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Kansas City lawyer and noted philanthropist Richard Miller dies at 83

Richard W. Miller
Richard W. Miller

Kansas City lawyer Richard W. Miller, known for leading the nonprofit Christmas in October and for his role in several high-profile court cases, died Friday at age 83.

Miller was a founding member of the Miller Law Firm in Kansas City. In his career, he represented the historic village of Arrow Rock in a dispute with industrial hog farms and took on cases challenging Missouri’s use of tobacco settlement money and arts funding.

After graduating from Rockhurst University in 1952, Miller earned his law degree from the University of Missouri-Kansas City Law School, which was then called the University of Kansas City. He practiced law for 60 years and was named Missouri Lawyer of the Year in 2005.

Miller specialized in business litigation and construction law. In 1991, he represented a group of contracting associations who challenged the city’s policy on hiring minority contractors. After the Hyatt skywalk disaster, Miller represented Havens Steel Co., which assembled the steel beams for the walkway.

In 1993, Miller and his son Steve, also an attorney, won one of the largest jury verdicts on record with a $116.5 million judgement in a San Francisco trial.

Miller retired in 2014. For more than 30 years he headed Christmas in October, a volunteer program that has rehabilitated more than 10,000 homes for residents in need. He also founded, or co-founded, Cristo Rey High School, Boys Hope Girls Hope, Duchesne Clinic, the Catholic Community Foundation and Alexandra’s House.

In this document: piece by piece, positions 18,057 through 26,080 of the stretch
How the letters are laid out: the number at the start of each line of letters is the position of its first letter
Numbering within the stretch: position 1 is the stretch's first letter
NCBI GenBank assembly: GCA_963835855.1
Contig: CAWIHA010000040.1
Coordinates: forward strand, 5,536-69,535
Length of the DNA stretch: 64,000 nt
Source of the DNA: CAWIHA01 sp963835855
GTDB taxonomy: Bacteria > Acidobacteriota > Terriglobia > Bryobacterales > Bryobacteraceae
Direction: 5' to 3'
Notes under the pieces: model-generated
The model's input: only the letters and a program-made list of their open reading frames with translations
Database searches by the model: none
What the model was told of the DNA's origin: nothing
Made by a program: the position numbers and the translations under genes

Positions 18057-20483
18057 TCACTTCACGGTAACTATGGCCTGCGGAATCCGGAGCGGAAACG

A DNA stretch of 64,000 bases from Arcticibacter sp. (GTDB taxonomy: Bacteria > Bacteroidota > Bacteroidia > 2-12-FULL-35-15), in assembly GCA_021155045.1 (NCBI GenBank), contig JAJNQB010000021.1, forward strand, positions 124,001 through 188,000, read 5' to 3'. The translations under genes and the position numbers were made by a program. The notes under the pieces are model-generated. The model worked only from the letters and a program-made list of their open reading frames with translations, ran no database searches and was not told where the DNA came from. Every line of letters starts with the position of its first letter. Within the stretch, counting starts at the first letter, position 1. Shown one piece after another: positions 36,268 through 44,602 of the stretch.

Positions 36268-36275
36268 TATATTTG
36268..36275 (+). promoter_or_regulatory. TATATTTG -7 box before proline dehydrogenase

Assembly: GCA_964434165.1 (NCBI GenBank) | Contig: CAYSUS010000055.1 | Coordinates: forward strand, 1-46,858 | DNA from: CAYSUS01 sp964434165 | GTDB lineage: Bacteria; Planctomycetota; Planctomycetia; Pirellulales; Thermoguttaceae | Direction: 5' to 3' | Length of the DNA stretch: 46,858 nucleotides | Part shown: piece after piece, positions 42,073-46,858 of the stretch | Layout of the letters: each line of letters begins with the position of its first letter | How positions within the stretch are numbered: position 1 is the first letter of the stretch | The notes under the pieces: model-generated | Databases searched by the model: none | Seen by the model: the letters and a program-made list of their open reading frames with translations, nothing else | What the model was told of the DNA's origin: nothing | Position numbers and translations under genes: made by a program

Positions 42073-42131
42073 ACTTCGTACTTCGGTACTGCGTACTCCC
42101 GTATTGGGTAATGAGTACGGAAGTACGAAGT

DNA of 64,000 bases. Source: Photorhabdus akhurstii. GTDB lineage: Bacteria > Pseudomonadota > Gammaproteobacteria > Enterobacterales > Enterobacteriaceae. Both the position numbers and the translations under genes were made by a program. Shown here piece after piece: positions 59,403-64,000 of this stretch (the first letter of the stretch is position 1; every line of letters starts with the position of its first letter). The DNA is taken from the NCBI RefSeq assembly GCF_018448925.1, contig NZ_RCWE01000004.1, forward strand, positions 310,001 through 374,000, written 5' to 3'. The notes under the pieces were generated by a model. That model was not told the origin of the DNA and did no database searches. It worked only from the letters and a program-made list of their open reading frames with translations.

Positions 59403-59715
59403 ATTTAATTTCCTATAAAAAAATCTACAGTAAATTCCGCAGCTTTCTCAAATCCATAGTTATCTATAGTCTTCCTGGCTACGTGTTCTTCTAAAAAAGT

John P. McMeel, a longtime friend of Miller and a co-founder of Christmas in October, issued a statement about Miller through the publishing and marketing firm Andrews McMeel Universal, where McMeel is chairman.

“Many of us simply stick with our professions and may lend our names and contributions to furthering the cause,” the statement read in part. “Dick did that, and much more by emotionally and physically, and most definitely he intellectually wrapped his arms around an idea and turned it into a life-changing crusade to better the lives of others.”

Miller is survived by his wife, Bernadette, and nine children, 30 grandchildren and one great-grandchild.

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